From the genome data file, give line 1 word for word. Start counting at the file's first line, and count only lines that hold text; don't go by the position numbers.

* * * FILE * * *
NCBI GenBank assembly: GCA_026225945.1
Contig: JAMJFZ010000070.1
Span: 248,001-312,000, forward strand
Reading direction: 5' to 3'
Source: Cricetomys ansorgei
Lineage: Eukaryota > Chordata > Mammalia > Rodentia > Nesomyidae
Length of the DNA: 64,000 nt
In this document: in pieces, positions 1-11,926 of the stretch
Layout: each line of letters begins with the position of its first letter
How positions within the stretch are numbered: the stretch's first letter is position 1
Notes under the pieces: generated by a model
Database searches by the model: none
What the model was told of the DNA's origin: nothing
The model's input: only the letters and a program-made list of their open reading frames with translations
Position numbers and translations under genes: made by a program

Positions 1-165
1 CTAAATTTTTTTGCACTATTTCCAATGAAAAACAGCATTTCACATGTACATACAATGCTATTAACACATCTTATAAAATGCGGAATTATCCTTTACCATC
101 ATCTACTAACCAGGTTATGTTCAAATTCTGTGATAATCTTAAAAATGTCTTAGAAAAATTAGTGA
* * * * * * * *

NCBI GenBank assembly: GCA_026225945.1